Bacterial-Fungal Interactions Affect the Physiology of the Causative Agent of White-Nose Syndrome, Pseudogymnoascus destructans

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Reece, Jessica Ashton
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Middle Tennessee State University
The pathogenic fungus Pseudogymnoascus destructans causes white-nose syndrome of bats and has led to massive population declines in North American bat species. Infection with Pseudogymnoascus destructans is partially dependent on host-microbiome-pathogen interactions on the bat’s skin. Bacterial-fungal interactions range from mutualistic to antagonistic in nature and exist in a range of environments and hosts. One of the most specific bacterial-fungal interactions occurs when fungi harbor an endohyphal bacterium. The objective of this project was to characterize a bacterial-fungal interaction between P. destructans and Nocardia sp. using molecular, physiological, and microscopic techniques. I found molecular and visual evidence of an endohyphal bacterium in the genus Nocardia in 18 isolates of P. destructans. Fungal isolates were subjected to antibiotic treatment to remove the bacterial associate. Isolates that were released of their relationship with Nocardia had higher protease activity and were shown to have increased expression of the gene encoding virulence factor SP1. This work demonstrates the first endohyphal bacterial-fungal interaction in a wildlife pathogen and a likely antagonistic relationship between the bacterium and fungus.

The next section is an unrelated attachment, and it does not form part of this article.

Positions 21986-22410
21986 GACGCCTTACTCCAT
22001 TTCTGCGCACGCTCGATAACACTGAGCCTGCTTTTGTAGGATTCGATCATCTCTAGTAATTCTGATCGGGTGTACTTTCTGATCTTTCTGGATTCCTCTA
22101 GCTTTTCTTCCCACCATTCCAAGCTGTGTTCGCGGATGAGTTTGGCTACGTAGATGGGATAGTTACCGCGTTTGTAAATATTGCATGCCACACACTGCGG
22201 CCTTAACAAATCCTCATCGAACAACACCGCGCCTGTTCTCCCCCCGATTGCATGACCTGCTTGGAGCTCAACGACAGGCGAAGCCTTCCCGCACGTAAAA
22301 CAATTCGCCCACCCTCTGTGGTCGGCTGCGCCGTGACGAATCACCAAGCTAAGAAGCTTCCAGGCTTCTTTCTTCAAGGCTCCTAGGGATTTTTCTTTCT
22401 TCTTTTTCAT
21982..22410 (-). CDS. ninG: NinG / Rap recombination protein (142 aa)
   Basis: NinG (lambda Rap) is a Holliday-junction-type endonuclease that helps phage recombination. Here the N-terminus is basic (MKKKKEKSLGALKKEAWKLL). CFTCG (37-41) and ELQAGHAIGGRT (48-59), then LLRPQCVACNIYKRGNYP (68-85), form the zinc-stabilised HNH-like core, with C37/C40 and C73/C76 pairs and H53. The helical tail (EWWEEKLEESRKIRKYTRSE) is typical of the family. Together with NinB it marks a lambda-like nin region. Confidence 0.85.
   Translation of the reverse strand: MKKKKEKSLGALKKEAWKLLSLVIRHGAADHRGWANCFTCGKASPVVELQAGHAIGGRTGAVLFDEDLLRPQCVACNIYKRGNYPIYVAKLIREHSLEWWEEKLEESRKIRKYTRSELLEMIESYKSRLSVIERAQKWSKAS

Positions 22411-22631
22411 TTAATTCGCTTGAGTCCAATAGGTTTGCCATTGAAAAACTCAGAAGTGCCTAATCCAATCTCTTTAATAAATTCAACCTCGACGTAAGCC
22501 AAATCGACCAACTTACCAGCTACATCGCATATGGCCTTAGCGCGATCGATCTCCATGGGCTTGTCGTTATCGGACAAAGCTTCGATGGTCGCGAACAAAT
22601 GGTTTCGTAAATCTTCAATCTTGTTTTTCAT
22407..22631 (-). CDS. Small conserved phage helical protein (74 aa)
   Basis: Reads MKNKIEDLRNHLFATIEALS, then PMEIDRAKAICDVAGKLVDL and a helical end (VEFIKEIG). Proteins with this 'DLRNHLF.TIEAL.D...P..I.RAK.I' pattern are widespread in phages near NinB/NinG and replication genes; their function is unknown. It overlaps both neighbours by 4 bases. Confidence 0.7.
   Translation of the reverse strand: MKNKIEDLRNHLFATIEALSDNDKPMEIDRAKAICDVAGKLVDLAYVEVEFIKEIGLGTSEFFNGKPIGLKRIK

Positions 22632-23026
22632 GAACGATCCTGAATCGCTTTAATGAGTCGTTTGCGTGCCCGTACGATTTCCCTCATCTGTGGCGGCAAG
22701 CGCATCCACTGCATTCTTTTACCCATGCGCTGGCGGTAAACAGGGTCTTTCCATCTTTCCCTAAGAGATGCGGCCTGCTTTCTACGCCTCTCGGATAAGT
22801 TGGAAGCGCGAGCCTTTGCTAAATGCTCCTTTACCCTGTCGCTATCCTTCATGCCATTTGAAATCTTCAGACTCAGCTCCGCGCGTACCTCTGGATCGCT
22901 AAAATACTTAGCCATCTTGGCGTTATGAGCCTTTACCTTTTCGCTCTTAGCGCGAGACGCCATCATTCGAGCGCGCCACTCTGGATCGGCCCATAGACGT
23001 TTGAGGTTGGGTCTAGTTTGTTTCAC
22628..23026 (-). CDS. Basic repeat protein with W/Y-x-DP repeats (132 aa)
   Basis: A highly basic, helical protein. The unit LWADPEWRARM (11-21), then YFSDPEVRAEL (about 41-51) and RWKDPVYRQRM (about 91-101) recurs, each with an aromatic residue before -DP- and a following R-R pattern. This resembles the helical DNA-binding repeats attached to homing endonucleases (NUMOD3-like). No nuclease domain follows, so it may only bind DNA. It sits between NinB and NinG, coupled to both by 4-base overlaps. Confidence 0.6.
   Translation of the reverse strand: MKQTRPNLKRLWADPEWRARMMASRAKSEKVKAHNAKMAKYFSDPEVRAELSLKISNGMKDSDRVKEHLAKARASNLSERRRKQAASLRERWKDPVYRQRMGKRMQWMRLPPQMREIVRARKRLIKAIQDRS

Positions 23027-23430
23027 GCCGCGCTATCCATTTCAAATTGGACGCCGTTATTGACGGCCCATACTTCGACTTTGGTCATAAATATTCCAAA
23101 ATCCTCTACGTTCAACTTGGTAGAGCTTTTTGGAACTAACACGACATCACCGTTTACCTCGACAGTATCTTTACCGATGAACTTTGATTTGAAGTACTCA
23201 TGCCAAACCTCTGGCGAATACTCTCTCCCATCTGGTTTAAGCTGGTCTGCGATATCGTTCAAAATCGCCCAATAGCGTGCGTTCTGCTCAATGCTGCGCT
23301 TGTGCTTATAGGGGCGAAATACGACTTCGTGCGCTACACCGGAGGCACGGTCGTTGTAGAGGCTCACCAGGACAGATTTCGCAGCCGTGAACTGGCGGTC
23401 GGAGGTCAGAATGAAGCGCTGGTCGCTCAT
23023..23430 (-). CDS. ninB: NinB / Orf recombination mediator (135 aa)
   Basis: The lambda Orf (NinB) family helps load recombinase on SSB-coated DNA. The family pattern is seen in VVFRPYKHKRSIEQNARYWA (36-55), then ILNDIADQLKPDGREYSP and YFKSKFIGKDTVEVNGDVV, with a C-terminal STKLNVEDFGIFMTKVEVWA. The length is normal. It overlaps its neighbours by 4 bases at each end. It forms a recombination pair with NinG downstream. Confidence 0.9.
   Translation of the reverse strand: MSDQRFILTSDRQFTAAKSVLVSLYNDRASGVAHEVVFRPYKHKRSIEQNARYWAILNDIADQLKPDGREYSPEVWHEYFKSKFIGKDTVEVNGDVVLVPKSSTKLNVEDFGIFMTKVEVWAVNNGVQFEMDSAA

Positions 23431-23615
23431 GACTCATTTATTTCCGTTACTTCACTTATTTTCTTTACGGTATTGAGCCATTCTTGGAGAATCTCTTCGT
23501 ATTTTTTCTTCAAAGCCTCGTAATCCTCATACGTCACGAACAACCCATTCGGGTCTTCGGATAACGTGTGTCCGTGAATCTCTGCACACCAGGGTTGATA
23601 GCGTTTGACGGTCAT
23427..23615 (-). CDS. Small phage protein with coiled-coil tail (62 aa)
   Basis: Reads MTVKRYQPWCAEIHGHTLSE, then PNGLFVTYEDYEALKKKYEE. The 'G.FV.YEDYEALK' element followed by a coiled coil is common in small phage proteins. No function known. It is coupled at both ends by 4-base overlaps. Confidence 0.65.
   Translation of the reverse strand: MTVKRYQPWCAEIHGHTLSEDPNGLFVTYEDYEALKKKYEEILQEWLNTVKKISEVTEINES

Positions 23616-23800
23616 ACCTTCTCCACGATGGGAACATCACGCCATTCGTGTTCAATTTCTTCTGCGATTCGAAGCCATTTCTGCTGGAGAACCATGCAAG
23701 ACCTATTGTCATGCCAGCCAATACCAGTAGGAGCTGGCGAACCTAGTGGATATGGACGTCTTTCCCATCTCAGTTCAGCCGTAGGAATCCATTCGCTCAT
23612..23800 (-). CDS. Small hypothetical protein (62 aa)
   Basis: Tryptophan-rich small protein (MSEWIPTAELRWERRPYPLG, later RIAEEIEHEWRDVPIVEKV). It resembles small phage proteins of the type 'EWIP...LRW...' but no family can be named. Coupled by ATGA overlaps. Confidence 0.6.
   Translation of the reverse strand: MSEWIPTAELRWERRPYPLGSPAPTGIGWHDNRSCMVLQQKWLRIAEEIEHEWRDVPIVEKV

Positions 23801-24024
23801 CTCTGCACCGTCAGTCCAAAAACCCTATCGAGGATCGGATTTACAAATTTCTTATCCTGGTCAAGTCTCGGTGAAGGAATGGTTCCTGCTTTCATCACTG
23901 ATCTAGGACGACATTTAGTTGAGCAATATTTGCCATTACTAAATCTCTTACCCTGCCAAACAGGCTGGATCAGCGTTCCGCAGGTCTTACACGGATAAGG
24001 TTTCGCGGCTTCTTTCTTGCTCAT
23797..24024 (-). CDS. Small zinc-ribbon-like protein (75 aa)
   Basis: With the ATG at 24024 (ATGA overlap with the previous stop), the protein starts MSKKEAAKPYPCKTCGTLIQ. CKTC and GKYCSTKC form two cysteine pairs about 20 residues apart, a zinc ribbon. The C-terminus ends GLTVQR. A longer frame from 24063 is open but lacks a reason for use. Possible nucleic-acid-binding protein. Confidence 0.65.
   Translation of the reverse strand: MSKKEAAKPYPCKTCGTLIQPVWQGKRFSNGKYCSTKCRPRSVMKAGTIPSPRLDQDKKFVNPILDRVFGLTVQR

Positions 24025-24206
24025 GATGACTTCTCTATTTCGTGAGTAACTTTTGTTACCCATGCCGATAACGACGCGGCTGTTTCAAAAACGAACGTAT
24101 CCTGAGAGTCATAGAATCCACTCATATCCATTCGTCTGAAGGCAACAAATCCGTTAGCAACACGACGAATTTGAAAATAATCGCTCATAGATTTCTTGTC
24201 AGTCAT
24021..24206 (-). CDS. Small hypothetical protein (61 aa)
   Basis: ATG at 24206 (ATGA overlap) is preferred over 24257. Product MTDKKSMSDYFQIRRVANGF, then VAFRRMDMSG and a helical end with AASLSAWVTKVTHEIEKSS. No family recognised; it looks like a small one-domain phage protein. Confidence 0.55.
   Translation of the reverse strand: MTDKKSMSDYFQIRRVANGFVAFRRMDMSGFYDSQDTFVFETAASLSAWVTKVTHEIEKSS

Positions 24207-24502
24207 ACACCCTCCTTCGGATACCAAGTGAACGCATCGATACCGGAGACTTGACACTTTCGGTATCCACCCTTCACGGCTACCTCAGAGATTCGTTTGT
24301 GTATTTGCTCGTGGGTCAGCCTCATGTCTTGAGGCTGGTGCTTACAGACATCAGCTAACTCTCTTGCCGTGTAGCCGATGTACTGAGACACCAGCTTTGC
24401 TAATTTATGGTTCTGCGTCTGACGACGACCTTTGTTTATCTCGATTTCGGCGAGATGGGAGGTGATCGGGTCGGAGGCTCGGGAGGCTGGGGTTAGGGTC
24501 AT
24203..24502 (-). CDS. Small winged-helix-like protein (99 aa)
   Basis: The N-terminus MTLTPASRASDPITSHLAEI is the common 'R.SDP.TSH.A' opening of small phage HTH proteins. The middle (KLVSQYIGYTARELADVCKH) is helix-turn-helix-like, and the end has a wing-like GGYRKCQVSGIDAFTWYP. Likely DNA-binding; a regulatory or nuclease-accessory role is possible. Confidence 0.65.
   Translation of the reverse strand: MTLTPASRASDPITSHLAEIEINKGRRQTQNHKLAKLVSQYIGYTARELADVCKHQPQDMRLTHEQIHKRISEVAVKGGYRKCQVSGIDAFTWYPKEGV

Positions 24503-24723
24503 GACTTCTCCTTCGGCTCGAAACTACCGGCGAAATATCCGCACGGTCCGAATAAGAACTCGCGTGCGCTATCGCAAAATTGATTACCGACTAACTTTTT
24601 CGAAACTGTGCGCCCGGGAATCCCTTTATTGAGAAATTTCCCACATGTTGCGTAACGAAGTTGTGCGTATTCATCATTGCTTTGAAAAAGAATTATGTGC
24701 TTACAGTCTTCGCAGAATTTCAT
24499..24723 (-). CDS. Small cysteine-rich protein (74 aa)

Bacterial-Fungal Interactions, Endohyphal Bacteria, Nocardia, Pseudogymnoascus destructans, White-Nose Syndrome, Molecular biology, Animal diseases, Microbiology